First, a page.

Very versatile and easy to reconfigure odd shapes, heavy loads, or emergency gains in gear. Lash two together and you have a stretcher.
For young hikers they "grow" well, and group repair kits are easier to stock.

Realistically though- outside of those types of trips they don't make ton of sense for most folks because of balance, bushwhacking, or even snags on maintained trails.

But they still have their place- and with lighter materials you are seeing more hybrids like you pointed out, though true external frames with all the benefits above are hard to find. My Dad still likes them and found a few models at Gander Mountain and Bass Pro- they are still popular with hunters.

Feral Bill
11-18-2014, 19:43
I suppose Jansport needs a mention. That Unaweep is very interesting, though.

CrumbSnatcher
11-18-2014, 20:12
i have a Kelty Super Tioga that i dont use that id love to sell off, if anyone is interested...

its in great shape.....what color? picture? thanks

CrumbSnatcher
11-18-2014, 20:13
i have a Kelty Super Tioga that i dont use that id love to sell off, if anyone is interested...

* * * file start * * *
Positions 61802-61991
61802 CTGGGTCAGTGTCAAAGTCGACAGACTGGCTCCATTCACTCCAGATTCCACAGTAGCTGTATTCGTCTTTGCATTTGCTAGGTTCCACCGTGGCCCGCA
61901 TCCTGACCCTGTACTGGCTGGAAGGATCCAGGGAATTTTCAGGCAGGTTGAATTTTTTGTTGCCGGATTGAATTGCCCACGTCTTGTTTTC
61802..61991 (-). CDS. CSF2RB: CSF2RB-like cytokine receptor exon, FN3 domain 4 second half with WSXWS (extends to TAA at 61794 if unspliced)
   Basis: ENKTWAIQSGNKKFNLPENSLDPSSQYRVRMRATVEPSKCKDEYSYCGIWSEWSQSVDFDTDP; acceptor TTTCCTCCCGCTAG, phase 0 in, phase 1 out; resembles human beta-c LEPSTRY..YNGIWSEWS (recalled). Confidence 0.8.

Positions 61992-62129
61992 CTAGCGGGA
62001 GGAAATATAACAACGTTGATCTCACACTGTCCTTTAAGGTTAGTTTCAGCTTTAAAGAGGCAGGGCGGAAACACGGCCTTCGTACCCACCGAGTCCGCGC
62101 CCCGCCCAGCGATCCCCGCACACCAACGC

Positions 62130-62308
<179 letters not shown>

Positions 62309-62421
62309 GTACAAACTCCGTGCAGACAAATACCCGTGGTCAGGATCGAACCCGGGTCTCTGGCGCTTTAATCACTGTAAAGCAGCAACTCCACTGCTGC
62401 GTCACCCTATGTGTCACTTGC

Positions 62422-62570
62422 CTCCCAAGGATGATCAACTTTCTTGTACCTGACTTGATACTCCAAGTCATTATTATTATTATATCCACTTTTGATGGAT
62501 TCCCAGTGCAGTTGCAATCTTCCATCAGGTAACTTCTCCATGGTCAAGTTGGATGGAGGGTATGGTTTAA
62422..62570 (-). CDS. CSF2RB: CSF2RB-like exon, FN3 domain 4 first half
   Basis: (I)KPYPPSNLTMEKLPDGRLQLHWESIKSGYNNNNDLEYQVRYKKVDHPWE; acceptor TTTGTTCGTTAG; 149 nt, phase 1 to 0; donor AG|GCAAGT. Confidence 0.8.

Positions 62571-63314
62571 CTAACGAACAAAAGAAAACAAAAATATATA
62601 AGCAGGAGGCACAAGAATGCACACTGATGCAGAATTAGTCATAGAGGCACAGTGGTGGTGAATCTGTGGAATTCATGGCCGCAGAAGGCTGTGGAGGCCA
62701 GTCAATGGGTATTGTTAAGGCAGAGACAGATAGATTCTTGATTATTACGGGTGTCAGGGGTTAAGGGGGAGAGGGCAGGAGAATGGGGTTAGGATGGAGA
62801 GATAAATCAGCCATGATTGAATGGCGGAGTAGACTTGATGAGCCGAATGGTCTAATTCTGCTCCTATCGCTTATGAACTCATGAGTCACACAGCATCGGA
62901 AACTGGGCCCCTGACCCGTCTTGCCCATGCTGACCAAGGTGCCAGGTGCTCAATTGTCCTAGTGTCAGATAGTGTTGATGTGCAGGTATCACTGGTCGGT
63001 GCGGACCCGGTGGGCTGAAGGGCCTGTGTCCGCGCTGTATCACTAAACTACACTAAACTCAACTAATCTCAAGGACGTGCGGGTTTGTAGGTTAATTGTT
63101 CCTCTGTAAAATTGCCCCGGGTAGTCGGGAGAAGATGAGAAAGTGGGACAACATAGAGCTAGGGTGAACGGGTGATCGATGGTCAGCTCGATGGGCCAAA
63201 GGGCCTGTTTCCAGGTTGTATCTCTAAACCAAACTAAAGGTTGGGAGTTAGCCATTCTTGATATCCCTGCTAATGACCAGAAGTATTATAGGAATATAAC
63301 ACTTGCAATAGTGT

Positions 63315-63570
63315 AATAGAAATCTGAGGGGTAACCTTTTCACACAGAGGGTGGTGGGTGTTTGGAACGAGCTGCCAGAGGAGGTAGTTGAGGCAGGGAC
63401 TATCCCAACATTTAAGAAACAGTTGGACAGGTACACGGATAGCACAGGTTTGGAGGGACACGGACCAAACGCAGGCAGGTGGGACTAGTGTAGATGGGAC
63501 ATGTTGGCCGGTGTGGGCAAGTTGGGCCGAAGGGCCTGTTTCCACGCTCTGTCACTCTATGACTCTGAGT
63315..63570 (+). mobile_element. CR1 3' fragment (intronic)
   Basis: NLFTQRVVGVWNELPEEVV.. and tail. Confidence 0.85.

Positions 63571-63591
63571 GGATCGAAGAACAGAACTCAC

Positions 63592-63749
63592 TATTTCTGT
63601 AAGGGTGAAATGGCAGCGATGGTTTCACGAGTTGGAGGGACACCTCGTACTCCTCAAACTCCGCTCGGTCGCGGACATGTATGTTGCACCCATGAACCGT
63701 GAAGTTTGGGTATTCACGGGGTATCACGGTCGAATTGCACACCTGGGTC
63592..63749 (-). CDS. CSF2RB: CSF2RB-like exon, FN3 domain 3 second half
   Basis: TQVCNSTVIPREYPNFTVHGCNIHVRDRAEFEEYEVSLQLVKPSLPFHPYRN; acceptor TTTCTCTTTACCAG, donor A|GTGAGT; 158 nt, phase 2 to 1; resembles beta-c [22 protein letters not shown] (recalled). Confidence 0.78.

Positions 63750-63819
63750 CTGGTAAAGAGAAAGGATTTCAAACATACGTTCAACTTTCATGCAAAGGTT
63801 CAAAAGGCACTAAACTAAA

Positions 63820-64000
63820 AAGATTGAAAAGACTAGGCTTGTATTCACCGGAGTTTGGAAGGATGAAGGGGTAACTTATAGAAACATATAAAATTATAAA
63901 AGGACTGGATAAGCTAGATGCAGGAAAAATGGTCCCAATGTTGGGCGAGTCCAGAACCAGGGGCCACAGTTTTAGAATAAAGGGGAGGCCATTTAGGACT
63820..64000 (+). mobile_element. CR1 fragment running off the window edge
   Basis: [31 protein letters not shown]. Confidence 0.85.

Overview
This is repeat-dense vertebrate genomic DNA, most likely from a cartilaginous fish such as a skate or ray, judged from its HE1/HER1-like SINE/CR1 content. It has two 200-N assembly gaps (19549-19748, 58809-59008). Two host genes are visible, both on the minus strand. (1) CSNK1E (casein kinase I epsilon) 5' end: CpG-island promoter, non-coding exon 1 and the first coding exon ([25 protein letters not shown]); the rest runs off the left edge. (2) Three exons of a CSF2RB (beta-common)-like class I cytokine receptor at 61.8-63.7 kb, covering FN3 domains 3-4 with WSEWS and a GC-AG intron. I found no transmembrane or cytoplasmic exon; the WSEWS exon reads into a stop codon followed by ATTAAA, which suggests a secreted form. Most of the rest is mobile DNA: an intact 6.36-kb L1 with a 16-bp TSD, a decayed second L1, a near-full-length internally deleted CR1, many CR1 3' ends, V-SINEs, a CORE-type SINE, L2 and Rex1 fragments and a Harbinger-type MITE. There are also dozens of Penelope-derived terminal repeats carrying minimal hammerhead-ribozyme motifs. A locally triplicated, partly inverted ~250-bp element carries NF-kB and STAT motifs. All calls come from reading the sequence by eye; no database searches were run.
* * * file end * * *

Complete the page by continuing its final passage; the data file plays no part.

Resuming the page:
its in great shape.....how many miles on it?

rafe
11-18-2014, 22:12
I used a Camp Trails "Adjustable II" until about seven or eight years ago. 4 lbs., loads of volume, pretty comfortable. Took me a long time to find an internal frame pack that suited me. Now that I have, there's no turning back.

Wise Old Owl
11-18-2014, 22:28
That's funny ther' Kelty with a odometer.... watch out for roll backs....:eek:

gbolt
11-18-2014, 22:45
I am refining my equipment and going lighter, so I have my eye on some internal frame packs but have not bit the bullet yet. The ULA Ohm is in the number one spot followed by the ZPack Arc Blast. I am still using my late 70's REI Wonderland Trekker. I just saw a used one on EBay for $89. It carries anything from 25 pounds to 65 pounds with ease. I think it weighs in at close to seven pounds by itself, but rides so nice, I haven't had issues with it. The hip belt is thick and comfortable as well. I honestly would not purchase a new pack; unless it weighs less than 2lbs and my total weight, food and all, is under 25 pounds. I just love the pockets and not having to "baby" the pack. Can't tell you how many times I have lost my grip and had it drop to the ground at the end of a long day hiking. Plus, the external frame matches my age/look/personality. Old but durable and still getting the job done!

TNhiker
11-18-2014, 23:31
how many miles on it?




Ha....probably less than 40.....

i bought it at a time when I wasn't doing much backpacking, and when I started getting out more---I bought an internal....